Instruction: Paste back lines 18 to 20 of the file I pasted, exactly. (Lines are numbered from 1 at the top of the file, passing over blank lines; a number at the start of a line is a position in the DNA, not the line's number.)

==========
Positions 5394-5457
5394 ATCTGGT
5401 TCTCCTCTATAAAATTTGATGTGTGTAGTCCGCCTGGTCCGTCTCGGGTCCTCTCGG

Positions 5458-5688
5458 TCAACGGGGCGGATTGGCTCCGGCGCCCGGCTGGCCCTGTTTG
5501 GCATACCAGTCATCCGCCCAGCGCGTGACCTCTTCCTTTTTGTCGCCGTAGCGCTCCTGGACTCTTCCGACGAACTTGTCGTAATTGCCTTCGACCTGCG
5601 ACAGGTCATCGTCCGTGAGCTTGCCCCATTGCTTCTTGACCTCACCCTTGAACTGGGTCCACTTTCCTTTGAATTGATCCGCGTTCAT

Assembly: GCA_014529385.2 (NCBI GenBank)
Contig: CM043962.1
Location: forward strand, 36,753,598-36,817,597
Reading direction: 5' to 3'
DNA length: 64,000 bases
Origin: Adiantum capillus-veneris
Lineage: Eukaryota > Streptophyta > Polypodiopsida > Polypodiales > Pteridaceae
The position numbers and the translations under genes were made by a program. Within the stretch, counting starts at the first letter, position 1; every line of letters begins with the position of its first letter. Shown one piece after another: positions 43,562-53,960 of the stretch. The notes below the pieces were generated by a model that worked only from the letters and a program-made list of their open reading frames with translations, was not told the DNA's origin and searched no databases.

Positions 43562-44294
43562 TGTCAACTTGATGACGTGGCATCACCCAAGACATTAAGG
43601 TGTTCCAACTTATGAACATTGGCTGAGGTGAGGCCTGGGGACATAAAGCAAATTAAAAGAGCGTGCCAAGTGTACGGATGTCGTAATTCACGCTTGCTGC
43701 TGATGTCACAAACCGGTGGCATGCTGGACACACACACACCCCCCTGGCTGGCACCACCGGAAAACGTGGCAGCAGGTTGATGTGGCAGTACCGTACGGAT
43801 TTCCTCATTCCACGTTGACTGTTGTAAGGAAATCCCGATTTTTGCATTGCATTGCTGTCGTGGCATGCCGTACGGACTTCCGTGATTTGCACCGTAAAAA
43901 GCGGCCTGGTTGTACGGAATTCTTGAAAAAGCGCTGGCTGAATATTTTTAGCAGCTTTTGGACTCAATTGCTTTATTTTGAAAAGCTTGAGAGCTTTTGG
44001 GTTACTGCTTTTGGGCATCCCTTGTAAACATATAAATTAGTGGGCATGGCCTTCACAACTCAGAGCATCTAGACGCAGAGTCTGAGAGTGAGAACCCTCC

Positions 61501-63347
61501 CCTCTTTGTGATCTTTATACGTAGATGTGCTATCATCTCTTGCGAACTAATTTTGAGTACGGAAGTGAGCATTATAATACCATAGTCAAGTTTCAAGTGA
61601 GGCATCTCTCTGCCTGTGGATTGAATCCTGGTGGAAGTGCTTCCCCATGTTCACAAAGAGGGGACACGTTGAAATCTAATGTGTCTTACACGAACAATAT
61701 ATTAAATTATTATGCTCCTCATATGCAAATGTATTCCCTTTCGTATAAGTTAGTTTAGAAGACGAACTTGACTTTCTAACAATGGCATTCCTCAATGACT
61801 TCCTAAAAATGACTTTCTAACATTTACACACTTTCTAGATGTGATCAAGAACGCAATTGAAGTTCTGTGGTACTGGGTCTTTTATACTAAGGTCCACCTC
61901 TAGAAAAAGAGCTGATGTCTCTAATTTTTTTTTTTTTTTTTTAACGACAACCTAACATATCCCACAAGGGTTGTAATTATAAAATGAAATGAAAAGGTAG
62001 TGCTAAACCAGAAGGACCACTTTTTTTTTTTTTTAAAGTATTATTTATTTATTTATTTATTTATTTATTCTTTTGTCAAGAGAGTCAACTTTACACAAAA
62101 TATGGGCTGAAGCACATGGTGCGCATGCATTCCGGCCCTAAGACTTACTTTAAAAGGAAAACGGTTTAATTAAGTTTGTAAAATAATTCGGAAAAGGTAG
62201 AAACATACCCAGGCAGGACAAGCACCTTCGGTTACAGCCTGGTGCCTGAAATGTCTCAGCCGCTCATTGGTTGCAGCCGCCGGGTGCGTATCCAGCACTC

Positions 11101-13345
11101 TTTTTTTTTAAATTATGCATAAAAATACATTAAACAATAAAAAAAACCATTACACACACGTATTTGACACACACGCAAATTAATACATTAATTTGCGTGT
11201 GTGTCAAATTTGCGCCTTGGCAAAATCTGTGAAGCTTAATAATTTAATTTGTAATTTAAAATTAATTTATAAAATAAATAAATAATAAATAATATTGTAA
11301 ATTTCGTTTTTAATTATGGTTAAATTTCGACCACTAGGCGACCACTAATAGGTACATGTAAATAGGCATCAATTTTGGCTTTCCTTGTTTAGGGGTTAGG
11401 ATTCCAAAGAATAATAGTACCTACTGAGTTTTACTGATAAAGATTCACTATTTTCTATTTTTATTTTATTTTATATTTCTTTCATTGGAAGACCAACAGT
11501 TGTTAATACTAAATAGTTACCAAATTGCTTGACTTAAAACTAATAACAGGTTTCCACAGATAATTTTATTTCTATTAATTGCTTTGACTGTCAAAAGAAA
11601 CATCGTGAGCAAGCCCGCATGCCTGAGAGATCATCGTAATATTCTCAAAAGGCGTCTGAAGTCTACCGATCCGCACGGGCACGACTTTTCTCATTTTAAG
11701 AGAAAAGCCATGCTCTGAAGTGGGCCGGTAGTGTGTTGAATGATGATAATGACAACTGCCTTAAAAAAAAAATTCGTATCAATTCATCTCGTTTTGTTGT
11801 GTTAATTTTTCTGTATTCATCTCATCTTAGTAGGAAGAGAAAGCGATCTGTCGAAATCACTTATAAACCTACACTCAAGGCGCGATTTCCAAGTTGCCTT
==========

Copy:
43601 TGTTCCAACTTATGAACATTGGCTGAGGTGAGGCCTGGGGACATAAAGCAAATTAAAAGAGCGTGCCAAGTGTACGGATGTCGTAATTCACGCTTGCTGC
43701 TGATGTCACAAACCGGTGGCATGCTGGACACACACACACCCCCCTGGCTGGCACCACCGGAAAACGTGGCAGCAGGTTGATGTGGCAGTACCGTACGGAT
43801 TTCCTCATTCCACGTTGACTGTTGTAAGGAAATCCCGATTTTTGCATTGCATTGCTGTCGTGGCATGCCGTACGGACTTCCGTGATTTGCACCGTAAAAA